Ellis Kadoorie School [1901-????]

Submitted by David on Thu, 10/11/2012 - 16:30
Current condition
Demolished / No longer exists
Date completed

This school gets a mention in the Education Department's Annual Report for 1938. The introduction is a brief history of education in Hong Kong and on page O3 says:

During the war years (1914-1918) a gradual expansion of the Educational system took place and in 1918 the average attendance had risen to 8,962 in English schools and 16,582 in Chinese schools. The Ellis Kadoorie School, previously a Grant school, was in 1915 handed over to the Government and began its existence as a District school from which boys passed to the upper school in Queen's College, and in 1916 a new Ellis Kadoorie School for Indians was opened by the Governor, Sir Henry May.

The Report of the Director of Education for the year 1916 in its report on this school, shows that its main intake was children from Chinese families (page O15):

It is still necessary, however, to give attention to pronunciation on all Classes, the common Chinese errors in both consonants and vowel sounds being frequently met with.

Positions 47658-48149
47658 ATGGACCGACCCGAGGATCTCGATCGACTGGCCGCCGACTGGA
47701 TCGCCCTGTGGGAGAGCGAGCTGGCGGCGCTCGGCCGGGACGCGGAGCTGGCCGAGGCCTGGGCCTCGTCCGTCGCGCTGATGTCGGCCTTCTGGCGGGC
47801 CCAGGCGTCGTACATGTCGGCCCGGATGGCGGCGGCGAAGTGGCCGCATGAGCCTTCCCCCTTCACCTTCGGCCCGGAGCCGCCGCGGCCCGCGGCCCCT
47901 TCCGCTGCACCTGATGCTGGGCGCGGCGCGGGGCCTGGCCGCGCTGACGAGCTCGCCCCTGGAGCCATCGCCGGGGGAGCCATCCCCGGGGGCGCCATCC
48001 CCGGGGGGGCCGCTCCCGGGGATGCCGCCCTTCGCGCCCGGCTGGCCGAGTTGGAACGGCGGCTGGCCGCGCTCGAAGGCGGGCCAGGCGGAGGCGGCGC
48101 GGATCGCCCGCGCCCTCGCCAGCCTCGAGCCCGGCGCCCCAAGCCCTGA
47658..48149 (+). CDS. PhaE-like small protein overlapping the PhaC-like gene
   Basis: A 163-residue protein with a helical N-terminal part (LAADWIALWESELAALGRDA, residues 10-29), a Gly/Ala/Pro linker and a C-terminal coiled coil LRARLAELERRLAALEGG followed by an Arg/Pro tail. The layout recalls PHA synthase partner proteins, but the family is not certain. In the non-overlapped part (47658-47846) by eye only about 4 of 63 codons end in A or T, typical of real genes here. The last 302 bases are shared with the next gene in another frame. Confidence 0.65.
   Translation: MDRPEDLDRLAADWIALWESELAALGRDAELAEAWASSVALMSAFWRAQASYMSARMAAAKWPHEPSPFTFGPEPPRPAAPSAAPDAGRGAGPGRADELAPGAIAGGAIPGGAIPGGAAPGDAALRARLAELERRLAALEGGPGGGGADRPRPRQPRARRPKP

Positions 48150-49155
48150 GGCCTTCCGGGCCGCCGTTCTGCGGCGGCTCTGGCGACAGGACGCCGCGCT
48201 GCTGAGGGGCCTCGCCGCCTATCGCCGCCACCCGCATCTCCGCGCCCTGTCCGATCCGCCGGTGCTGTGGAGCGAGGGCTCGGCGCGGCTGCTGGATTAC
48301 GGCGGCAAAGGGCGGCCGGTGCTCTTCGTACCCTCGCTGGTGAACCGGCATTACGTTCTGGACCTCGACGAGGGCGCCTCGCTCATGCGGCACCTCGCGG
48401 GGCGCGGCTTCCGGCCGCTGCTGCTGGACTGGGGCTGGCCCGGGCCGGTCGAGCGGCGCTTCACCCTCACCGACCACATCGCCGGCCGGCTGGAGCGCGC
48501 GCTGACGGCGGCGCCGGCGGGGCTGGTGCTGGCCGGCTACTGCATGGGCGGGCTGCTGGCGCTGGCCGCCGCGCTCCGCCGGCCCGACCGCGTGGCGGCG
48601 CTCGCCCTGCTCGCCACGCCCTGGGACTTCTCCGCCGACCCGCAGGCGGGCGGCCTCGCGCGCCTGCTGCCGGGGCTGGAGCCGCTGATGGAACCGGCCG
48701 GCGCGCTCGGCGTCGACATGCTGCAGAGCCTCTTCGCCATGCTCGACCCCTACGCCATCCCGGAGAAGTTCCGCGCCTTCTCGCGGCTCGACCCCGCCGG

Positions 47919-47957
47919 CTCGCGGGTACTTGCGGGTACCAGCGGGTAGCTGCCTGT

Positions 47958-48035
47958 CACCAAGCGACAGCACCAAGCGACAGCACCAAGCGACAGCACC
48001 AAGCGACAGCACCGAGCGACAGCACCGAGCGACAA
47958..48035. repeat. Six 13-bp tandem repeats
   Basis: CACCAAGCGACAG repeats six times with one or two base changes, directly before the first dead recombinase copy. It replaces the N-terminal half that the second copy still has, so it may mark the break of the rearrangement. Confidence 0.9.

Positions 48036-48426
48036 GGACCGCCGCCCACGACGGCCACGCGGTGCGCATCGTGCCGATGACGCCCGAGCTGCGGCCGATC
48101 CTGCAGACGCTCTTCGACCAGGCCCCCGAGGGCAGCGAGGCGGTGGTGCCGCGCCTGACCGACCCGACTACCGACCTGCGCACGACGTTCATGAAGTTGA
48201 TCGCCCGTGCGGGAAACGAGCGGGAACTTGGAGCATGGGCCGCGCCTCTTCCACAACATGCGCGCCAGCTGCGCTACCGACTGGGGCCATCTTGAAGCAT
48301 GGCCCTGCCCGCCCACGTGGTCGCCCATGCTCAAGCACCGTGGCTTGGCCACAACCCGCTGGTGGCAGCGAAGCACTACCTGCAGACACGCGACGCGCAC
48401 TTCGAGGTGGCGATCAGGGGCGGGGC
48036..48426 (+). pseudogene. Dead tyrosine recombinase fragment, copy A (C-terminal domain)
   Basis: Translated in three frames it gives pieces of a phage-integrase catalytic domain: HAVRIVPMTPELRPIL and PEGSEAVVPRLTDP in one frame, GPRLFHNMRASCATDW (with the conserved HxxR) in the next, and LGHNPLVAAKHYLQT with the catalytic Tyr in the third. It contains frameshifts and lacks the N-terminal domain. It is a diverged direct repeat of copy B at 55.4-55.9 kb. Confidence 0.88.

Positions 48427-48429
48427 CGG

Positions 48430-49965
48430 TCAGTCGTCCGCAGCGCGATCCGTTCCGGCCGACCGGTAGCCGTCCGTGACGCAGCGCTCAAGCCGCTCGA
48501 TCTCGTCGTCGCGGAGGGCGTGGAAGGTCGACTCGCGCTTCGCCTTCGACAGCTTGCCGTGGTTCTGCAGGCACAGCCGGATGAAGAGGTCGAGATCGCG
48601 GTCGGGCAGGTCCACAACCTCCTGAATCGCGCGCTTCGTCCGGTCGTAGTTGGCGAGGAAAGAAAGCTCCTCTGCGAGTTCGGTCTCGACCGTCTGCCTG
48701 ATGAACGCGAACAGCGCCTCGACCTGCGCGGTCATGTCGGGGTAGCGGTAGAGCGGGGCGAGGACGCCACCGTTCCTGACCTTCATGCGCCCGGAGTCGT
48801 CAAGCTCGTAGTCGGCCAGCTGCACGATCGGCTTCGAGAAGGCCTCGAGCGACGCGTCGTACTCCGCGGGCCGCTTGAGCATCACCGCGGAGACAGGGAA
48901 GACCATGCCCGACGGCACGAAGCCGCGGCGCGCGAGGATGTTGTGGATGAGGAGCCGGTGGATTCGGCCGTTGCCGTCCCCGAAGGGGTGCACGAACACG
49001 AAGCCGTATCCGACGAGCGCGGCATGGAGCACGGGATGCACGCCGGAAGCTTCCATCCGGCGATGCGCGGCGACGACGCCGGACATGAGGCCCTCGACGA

Photos that show this Place


The Ellis Kadoorie Chinese Schools Society was organized in 1901. to establish schools in Hongkong and in China for the education of Chinese boys in the English and Chinese languages, and in such other subjects as shall be approved by the administrative council of the Society. Voluntary subscriptions to the amount of $127,098 have been collected, of which amount nearly one-half was given by Mr. Kadoorie. Six schools have been opened, one in Hongkong, two in Canton, and three in Shanghai, with a total attendance of 1,000 pupils.

The East of Asia Magazine: Special Educational Number [June, 1904]

read more ...  https://books.google.com/books?id=ueERP-CwWmQC&dq=kadoorie%20school%20h…

In the captioned report, mention is made that the first school was opened on 1 October 1901. The Chinese Community granted the Society a lease of the Chinese Chamber of Commerce for a period of 30 years for the moderate fee of $10,000.  This sum is to be spent on improvements to the property which occupies a very desirable site, fitted in every way for a school.

Source: Hong Kong Telegraph 30 August 1902